The other day my wife and I, along with her brother and his wife, were planning to change out a bedroom suit with another, plus bring a second one to our house from another location.
To do this, I asked a friend if I could borrow her van. It's not just any van, but a Chevy Express. This is an oversized vehicle, larger than a Suburban, but it fit our needs perfectly.
So we began moving. After we moved to our present location nearly nine years ago, I resolved that I'd never lift another piece of furniture again in my life, but clearly, I couldn't make that resolution to myself last 10 years.
The job took five hours. But at the end of the day, it was mission accomplished. All I had to do was put some gas in the van and return it to my friend.
I hardly got out of my driveway. I looked both ways to make sure nothing was coming down our residential street, then slowly backed out into the road. I'd just about stopped when the vehicle suddenly halted itself. There was a muffled, metallic, sickening noise.
I'd backed into a little Chevy Cobalt parked across the street at my neighbor's house. I'd never seen it. I'd made several trips in the van during the day without incident, but now, tired and eager to enjoy myself at the end of an exhausting afternoon, this.
I pulled back into my driveway, got out, told my wife — who was getting ready to follow me in our car — that I thought I just backed into that car across the street.
I went over to the Cobalt and checked for damage. There was a little paint scraped off the fender above the wheel, but that was about it. Wow. I might get lucky here with minimal damage. Even better, there was no damage that I could see to the van.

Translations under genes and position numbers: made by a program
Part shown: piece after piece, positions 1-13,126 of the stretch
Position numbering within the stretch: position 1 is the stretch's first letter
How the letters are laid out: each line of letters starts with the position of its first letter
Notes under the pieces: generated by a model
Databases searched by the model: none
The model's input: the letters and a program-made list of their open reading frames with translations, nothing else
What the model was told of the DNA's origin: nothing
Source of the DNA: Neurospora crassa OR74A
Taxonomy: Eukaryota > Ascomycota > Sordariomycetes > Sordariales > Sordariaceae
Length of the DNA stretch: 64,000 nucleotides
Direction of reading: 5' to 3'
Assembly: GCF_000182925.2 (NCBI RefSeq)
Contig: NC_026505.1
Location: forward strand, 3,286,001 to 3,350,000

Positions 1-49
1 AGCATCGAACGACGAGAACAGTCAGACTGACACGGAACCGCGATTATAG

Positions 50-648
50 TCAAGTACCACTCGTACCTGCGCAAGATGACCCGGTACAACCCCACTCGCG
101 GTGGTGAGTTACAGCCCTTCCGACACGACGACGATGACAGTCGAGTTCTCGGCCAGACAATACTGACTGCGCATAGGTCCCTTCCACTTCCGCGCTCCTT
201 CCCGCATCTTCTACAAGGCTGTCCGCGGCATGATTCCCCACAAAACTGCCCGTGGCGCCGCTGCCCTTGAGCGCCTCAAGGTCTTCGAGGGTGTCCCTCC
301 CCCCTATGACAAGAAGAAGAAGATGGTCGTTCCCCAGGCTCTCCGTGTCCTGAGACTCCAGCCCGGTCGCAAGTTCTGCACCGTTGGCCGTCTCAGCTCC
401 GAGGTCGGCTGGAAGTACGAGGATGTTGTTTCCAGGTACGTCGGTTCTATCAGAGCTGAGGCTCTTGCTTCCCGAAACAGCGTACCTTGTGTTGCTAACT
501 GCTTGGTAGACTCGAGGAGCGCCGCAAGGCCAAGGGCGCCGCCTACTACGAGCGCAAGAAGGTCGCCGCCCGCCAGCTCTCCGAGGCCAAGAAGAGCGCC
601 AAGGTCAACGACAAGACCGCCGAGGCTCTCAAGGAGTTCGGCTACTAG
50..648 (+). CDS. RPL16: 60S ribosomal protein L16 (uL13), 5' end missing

Just then my neighbor and his friend — who's car I hit — came outside. They stopped at the sidewalk side of the car and stared. What? I came over.
|Unbelievably, the accident took the tire completely off the wheel.|
You've got to be kidding me.
So I said we should call the police. At this point, there are four of us hovering around the car. Within minutes, the police arrive. In two police cars. One with the blue lights on. Another neighbor comes out of her house. "What happened?" she asked. This will be the first of at least 100 times in the next 24 hours that I tell the story of "What happened."
Soon, neighborhood kids are popping up like curious crocuses because police cars are here with their blue lights on. I think I see another neighbor or two standing on their front porch gazing at the scene. Great. I'm 5-foot-7 and feel like I'm 3-foot-8 — and shrinking. I'd like to shrink to invisibility, but I never quite learned what would now be a totally useful skill.
I give my statement, sign what I have to sign, exchange phone numbers. I apologize profusely, probably to the point of ad nauseum. I know I was feeling a little ill. But everybody is pleasantly civil and they tell me not to worry about it. It was an accident: That's why they're called "accidents." Nobody goes out and has a "purpose." Well, not usually, I guess.
A few days later we learn there was an estimate of less than $1000 for the damage. It could have been a lot worse.
But my feelings, and my pride, are still hurt. I wonder about my driving skills now. I'm 61, and those skills aren't going to get any sharper. This is my third lifetime accident committed by me, all of them while backing up.
I guess it's my reverse curse.